The Influence of Traditional Western Law on the Development of Nsw and the Australian Legal System

Topics: Law, Common law, Australia Pages: 4 (1671 words) Published: May 31, 2013
Intro to Law Assessment 1 – Essay 35%
To what extent did the concepts and institutions of the Western legal tradition influence the colony of New South Wales and, ultimately, the development of the Australian legal system?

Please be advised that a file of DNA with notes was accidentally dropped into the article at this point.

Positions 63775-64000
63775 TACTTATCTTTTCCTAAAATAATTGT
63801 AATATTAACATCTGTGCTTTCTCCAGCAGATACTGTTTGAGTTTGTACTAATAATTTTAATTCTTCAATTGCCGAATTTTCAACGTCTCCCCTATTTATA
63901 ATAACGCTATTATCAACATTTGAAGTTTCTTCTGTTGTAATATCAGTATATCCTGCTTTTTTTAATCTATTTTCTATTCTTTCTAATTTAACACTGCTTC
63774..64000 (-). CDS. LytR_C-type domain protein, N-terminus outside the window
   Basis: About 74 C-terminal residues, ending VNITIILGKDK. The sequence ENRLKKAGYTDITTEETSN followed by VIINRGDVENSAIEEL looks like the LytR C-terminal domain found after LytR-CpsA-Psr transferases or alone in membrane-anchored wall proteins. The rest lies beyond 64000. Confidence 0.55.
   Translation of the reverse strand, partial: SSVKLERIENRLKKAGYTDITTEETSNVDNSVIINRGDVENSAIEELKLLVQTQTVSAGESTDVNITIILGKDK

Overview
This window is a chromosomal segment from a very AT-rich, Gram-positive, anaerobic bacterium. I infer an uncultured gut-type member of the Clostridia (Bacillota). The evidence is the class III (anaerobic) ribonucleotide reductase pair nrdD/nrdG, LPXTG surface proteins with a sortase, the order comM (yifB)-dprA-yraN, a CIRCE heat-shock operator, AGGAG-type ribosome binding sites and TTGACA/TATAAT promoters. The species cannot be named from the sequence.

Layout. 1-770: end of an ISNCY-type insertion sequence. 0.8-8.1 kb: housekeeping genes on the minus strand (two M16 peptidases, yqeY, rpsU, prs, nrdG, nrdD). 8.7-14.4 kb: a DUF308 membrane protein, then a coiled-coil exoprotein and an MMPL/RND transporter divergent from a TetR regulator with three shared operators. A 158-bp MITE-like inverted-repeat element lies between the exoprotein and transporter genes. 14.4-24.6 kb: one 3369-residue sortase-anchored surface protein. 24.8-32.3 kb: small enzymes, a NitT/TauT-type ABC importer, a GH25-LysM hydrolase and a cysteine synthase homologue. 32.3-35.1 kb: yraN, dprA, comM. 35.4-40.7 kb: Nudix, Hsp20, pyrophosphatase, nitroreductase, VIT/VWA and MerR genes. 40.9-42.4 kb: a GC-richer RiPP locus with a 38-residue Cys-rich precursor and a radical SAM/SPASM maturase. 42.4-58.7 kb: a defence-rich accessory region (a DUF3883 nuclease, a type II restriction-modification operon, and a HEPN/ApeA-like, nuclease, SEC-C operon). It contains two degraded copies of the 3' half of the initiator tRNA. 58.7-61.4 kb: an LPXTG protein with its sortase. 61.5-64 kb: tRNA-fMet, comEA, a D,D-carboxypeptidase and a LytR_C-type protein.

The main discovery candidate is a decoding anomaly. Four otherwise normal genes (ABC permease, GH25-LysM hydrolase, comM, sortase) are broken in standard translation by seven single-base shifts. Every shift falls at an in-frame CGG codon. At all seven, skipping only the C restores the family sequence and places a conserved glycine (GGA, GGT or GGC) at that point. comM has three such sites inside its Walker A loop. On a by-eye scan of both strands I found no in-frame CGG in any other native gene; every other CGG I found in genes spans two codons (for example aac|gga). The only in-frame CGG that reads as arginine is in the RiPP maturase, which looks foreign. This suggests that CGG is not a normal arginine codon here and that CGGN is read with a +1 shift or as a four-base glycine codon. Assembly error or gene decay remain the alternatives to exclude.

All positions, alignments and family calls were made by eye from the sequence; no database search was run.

The concepts and institutions of the Western legal tradition, namely common and statute law, the court system and the Bill of Rights, influenced the colony of New South Wales, and ultimately, the development of the Australian legal system to a great extent. Although the concepts and institutions of the Western legal tradition continue to influence New South Wales and the Australian legal system, the extent to which it does influence has decreased over time. The concepts and institutions of the Western legal tradition, as embodied by the British legal system, were directly appropriated in the New South Wales colony from 1788 with the arrival of Captain Arthur Phillip, the first governor and representative of the British parliament. However, for the first 143 years, particularly as William Blackstone stated “colonists carry with them only so much of the English law, as is applicable to their own situation and the condition of an infant colony.” (Blackstone) In correlation with this statement, all statute and common law, which was applicable to Australia, would apply (Vines p.174). The Charter of Justice (1787), the Second Charter of Justice (1814) and the Third Charter of Justice (1823) established colonial courts with civil and criminal jurisdiction, a Supreme Court with civil jurisdiction and a rudimentary subordinate structure and a comprehensive court system with both civil and criminal jurisdiction (power point). The structure of these courts were based on existing imperial courts, however “these were more like military tribunals than English courts of law… justice was often arbitrary because there was no trial by jury [and] those who sat in judgments were generally naval or marine officers who had little practical knowledge of the...
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